Facebook parent Meta has disciplined or fired at least 25 workers for allegedly hacking into user accounts. Some of the workers were contract security guards, we’re told.
Wait … disciplined or fired? How were they not all fired? And prosecuted? And how come security guards have access to Facebook’s internal account-recovery tools?
All these questions and more will be asked in today’s SB Blogwatch. Please tell me it’s the weekend tomorrow.
Your humble blogwatcher curated these bloggy bits for your entertainment. Not to mention: Hello there.
‘Oops’ not Even the Half of It
What’s the craic? Kirsten Grind, Robert McMillan, Salvador Rodriguez and Jim Oberman tag team to report—“Employees, Security Guards Fired for Hijacking User Accounts”:
“Workers accepted thousands of dollars in bribes”
Meta … has fired or disciplined more than two dozen employees and contractors over the last year whom it accused of improperly taking over user accounts, in some cases allegedly for bribes. … Some of those fired were contractors who worked as security guards [who] were given access to the Facebook parent’s internal mechanism for employees to help users having trouble with their accounts … known internally as “Oops.”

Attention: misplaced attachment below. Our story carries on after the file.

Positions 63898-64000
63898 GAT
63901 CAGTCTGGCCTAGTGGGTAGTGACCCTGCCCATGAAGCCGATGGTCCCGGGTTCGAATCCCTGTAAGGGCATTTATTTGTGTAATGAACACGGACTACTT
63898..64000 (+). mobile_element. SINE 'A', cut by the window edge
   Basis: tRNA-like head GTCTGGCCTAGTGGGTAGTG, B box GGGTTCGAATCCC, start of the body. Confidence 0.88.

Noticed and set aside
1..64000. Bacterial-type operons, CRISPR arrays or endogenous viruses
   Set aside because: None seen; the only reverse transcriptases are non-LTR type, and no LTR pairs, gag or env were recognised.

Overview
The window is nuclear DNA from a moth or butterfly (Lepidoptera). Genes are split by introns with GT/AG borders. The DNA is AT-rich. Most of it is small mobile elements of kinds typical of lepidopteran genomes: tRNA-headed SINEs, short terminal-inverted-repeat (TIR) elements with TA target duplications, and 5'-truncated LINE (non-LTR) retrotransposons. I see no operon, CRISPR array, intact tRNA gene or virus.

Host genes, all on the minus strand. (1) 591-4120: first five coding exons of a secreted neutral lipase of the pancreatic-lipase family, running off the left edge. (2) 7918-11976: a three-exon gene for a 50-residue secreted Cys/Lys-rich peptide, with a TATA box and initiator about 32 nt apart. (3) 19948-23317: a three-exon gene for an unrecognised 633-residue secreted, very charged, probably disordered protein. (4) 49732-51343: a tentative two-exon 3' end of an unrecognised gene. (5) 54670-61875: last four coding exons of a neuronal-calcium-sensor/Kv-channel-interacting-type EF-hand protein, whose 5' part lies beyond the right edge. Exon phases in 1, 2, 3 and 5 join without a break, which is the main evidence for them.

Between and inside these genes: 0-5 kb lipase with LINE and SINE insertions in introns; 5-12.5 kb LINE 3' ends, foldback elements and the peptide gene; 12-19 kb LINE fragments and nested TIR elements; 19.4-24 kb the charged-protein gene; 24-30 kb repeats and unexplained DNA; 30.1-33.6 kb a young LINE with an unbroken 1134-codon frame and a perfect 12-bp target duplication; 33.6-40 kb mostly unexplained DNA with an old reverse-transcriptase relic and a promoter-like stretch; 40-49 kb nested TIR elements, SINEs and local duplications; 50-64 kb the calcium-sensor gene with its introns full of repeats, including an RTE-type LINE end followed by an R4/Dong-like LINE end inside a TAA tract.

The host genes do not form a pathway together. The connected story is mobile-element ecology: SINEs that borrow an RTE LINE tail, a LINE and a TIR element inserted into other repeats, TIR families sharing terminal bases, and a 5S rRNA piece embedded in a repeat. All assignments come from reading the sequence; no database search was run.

Oops, an acronym for Online Operations, is supposed to be fairly limited to special cases, like friends, family, business partners and public figures, but its usage has climbed. … In 2020, the channel serviced about 50,270 tasks, up from 22,000 three years earlier.
In some cases workers accepted thousands of dollars in bribes from outside hackers to access user accounts. … Because so many people depend on social media for their businesses, or to manage critically important aspects of their lives, gaining illicit control of an account can be lucrative.
And Aaron Mok runs amok—“Meta reportedly accused dozens of workers”:
“Some of the fired workers denied the accusations”
As part of an internal investigation, Meta executives reportedly found that some employees were abusing Oops by working with third parties to gain unauthorized access to accounts in exchange for tens of thousands of dollars. … Meta fired dozens of…